My Fellow Citizens, could there be anything more expressive and so eminently fitting than to see the people gathering together in their respective neighborhoods at the early dawn of the Centennial anniversary of our national independence? Does it not evince a profound reverence and love for the great fundamental principles that underlie the foundation of this free republic? Esteeming our inheritance as the richest that was ever bequeathed to mankind, we cannot but most tenderly and lovingly remember what heroism and extreme suffering those noble men and women of the revolutionary period were required to have and endure in nurturing that spirit of independence for which we as a nation are so characteristic and preeminently distinguished.
We might recall names, depict in stirring words the patriotic deeds, and portray in glowing pictures the spirit that animated them in making such a sacrifice upon their part, in behalf of that freedom, that was the precursor of such transcendent glory and renown to the remotest generations. But my friends, I am prescribed by the want of time from pursuing this most interesting course under present circumstances. Fully appreciating the noble work and unparalleled sacrifices of our illustrious sires of revolutionary fame, it will be no disparagement to say that others in later generations have also helped to mold our institutions and shape the policy of the government, and that we too have our part in this beneficent work commenced by the noble men of 1776.
It is well, my friends, to continue our accustomed Fourth of July celebration, and endeavor to increase, if possible, the public interest in that most sacred day. To feel otherwise than joyous upon such an occasion would not be in consonance with the inherent sentiment of the genius of the American people, who are so well-grounded and settled in the faith and spirit so eloquently set forth in the incomparable declaration of principles enunciated and proclaimed a century ago. The spirit of our devotion to the sacred principles of Constitutional Free Government does not grow cold and indifferent or less vivacious by the lapse of time, though it be a century, but is ever increasing by the development of the transcendent beauty, beneficent designs of the patriotic architects of our great inheritance.
We all know how our hearts glow with patriotic ardor at the bare mention of the day which marks our Nation’s birth—fathers and mothers teach their little ones to lisp and revere the day sacred to the American Independence, and the pallid cheek of age flushes with enthusiasm, and the dim eye kindles with patriotic fire, when memory brings the scenes of other days around them, and pass in review the hallowed names of our illustrious sires, who dedicated their lives and fortunes to secure, preserve and maintain the immortal principles of representative self-government, which had been enunciated by the protest of a gallant people determined to be free. My friends, the fourth day of July is and should always be a festal day which we as a nation might joyfully commemorate.
The custom of reading the Declaration of Independence ought to have real practical value, but it has become somewhat common-placed, and is regarded only as a primary lesson of constitutional government, having grown from infancy to maturity, does not lessen the value of keeping those essential principles ever fresh in our hearts and memories. I do not, however, propose to read that sound and practical lesson before breakfast, my friends, but there are times when it might be read with great profit.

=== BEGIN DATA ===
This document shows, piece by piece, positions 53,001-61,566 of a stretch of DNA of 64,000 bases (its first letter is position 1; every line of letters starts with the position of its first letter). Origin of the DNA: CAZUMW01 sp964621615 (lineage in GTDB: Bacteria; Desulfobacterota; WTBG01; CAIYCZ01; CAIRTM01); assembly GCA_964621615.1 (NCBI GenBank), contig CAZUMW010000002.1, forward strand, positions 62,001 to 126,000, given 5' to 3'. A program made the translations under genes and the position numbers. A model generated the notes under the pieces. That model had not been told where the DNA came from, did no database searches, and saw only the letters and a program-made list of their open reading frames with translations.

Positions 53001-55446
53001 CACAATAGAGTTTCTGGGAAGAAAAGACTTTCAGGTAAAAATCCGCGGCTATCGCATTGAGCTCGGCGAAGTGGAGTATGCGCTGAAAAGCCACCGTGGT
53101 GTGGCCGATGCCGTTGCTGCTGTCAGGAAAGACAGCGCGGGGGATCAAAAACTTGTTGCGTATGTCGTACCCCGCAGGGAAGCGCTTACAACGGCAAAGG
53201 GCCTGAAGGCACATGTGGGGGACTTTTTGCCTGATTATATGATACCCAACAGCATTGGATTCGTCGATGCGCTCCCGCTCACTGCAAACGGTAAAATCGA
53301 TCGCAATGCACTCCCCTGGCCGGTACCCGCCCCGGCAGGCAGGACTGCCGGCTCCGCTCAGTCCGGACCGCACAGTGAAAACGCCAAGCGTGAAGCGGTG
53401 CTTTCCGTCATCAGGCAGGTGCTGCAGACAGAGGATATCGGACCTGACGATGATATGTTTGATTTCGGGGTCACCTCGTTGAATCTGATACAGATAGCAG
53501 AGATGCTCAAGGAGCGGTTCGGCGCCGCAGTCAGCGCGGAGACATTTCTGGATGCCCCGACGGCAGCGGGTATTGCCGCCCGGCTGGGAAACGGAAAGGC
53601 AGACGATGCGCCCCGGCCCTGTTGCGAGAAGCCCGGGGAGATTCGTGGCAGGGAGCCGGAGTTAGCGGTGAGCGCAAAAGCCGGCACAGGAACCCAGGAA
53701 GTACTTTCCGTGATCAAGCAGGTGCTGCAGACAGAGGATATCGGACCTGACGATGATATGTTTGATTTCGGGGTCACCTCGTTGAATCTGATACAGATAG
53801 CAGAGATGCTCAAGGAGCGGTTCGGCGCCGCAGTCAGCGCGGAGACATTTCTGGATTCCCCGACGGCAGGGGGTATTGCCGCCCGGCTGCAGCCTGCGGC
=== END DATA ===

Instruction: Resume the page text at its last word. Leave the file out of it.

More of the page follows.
A recurrence to first principles sometimes is most important, and cannot it be said with emphasis that of late years both government and people have drifted far away from the essential rudiments of republican education, and that a return to those elementary principles of constitutional government would have a very salutary effect upon the political tone of the republic. Political safety and happiness, my friends, depends largely upon a strict adhesion to the immortal principles of a free and independent government.
So resplendent and promising are our possessions and prospects, we must not permit human ambition and treacherous baseness to despoil our precious and dear-bought inheritance.
I am confident it is in keeping with this sound sentiment that we come here to welcome in this Centennial birthday of our nation, and to give some public expression to the ardor of our hearts and minds in relation to this interesting epoch in our national history.
It was this holy sentiment that developed into action the mighty energies of the men who secured the liberties we now so richly enjoy, and from which, by wise and ardent devotion, the glorious edifice upon which rest the pillars of the rights of self-government and the inestimable prerogative of freedom of conscience. Those noble men who came out of the Revolutionary struggle for Independence, with a holy love for freedom erected and dedicated this beautiful temple to liberty and free conscience, whose foundation is a mighty continent, the boundaries of which shall reach and extend from ocean to ocean.
American free institutions is this beautiful temple, and stands this day in all its majestic beauty, the pride of history, the joy and glory of mankind; tenderer and more devoted, higher and. holier than aught on earth save a mother’s love, is the almost divine sentiment which makes us love and cherish the land of our birth. And now at this auspicious time, at the very beginning of this, the second century of our political experience, let us, if we would have the same patriotic and fraternal feeling that distinguished the period of the event which we this day commemorate, draw nearer and nearer to a higher appreciation of the true principles of constitutional government . If the spirit of the nation be entirely directed towards wise ends and purposes, what an endless source of happiness would be felt throughout the wide extent of this great republic. The noble superstruction erected by the agonizing struggles of the Revolutionary sires, and baptized with their patriotic blood, can only be preserved and kept secure by pristine authority and respect for those immortal principles whereby every human being in the land, of every race and condition, may enjoy equal protection and privilege. In lieu of discord and distrust, we should have more fraternal feeling between all sections of the country, every element of disturbance should be removed, that all may share in an undimmed glory of American institutions. Ours should be a government that all can love and revere, from the pure motive of reverence and love.